Standardized methods to quantify thrombogenicity of blood-contacting materials via thromboelastography

Venkat Shankarraman, Grace Davis-Gorman, Jack G. Copeland, Michael Caplan, Paul F. McDonagh

Research output: Contribution to journalArticlepeer-review

29 Scopus citations


Blood coagulation is the most significant complication of vascular biomaterials. A straightforward, sensitive, and standard measure of the compatibility of these materials with whole blood (hemocompatibility) is necessary to avoid coagulation. Current techniques used quantify only individual clotting components and are poor predictors of coagulation. The thromboelastograph (TEG) provides a measure of overall clot formation from whole blood. Although TEG is very common in clinical settings, its application to biomaterials is limited partly due to difficulty in sample preparation. In this protocol, whole blood samples are incubated with (1) biomaterials (tube with clamped ends) and (2) endothelial cells cultured on biomaterial surfaces (12-well plate) under controlled shearing conditions (10 rpm on rocker, at 37°C), and then the blood is transferred to the TEG to measure clot formation. TEG clearly discriminates among the R-times (time until initial clot formation) of expanded poly(tetrafluoroethylene), poly(urethane), and Tygon tubing. Marked differences in R-time are also seen when endothelial cells are cultured on various extracellular matrix proteins and proteoglycans. Thus, R-time provides a robust metric of overall thrombogenicity of biomaterials, and these procedures provide a standardized method for TEG to facilitate direct comparison among candidate biomaterials undergoing in-vitro testing.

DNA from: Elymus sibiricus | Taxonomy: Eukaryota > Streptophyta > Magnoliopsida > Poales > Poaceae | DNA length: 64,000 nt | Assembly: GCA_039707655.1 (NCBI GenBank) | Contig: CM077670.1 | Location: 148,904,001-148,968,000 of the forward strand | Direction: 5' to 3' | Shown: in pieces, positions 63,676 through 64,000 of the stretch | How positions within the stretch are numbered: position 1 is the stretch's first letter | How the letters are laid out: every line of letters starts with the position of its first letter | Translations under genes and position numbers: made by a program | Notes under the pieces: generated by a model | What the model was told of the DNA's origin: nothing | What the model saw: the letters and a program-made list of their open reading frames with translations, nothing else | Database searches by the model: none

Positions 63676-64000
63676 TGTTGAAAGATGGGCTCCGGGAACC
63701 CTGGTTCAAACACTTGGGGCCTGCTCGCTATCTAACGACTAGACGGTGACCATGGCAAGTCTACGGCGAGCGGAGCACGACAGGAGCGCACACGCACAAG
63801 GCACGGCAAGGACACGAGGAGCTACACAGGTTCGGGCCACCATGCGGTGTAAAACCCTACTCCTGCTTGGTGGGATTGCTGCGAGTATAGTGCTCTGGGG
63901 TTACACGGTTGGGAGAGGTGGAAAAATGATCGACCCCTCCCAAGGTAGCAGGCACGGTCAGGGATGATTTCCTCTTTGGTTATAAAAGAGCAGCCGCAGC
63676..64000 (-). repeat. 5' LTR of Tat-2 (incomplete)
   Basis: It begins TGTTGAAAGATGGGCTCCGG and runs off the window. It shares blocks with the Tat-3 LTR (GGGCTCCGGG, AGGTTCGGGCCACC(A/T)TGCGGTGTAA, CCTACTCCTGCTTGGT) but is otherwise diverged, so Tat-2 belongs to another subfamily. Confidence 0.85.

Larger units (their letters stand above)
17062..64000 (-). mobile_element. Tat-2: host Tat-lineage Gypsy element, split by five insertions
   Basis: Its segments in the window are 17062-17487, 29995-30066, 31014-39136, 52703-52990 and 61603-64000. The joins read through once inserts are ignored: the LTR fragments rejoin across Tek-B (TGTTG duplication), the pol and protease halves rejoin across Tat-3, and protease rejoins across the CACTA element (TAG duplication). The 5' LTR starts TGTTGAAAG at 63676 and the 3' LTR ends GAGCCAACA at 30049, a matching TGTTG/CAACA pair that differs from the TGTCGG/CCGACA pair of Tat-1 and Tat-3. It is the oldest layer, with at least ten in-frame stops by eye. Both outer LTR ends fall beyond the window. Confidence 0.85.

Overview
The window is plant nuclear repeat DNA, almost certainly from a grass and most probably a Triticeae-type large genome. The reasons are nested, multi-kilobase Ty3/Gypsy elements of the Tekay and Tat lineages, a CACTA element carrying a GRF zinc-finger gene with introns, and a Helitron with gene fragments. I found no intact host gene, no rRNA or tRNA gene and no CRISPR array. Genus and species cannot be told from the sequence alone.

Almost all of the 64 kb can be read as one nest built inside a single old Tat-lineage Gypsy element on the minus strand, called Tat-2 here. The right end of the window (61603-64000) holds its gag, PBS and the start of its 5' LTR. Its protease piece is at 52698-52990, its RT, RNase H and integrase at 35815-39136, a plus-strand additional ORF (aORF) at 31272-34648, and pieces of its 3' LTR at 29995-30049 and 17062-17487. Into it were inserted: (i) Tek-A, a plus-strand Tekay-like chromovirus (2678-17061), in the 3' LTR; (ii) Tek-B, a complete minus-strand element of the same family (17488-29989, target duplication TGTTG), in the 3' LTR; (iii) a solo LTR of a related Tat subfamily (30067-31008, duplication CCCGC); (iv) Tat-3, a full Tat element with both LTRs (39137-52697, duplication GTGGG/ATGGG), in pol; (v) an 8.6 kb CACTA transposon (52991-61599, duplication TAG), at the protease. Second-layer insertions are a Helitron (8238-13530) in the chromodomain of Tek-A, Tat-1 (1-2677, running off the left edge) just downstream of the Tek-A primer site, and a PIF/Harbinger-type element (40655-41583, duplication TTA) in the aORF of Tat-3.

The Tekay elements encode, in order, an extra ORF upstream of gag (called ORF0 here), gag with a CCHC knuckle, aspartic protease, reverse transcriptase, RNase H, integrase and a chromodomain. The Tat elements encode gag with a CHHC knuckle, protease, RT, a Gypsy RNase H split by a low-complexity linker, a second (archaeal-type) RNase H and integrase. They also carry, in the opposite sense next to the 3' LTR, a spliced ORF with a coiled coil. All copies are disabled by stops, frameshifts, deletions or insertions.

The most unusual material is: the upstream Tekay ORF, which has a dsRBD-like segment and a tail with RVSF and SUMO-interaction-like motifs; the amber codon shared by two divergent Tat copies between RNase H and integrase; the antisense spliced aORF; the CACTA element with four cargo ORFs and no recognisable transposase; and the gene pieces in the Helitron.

Original languageEnglish (US)
Pages (from-to)230-238
Number of pages9
JournalJournal of Biomedical Materials Research - Part B Applied Biomaterials
Volume100 B
Issue number1
StatePublished - Jan 2012


  • biocompatible materials
  • blood coagulation
  • endothelial cells
  • thromboelastogram
  • vascular graft

ASJC Scopus subject areas

  • Biomaterials
  • Biomedical Engineering


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